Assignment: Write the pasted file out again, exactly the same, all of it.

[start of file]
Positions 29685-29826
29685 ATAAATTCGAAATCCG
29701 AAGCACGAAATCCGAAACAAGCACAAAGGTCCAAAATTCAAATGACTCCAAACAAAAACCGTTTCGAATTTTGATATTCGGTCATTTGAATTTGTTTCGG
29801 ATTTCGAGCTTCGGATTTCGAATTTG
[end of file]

Positions 29685-29826
29685 ATAAATTCGAAATCCG
29701 AAGCACGAAATCCGAAACAAGCACAAAGGTCCAAAATTCAAATGACTCCAAACAAAAACCGTTTCGAATTTTGATATTCGGTCATTTGAATTTGTTTCGG
29801 ATTTCGAGCTTCGGATTTCGAATTTG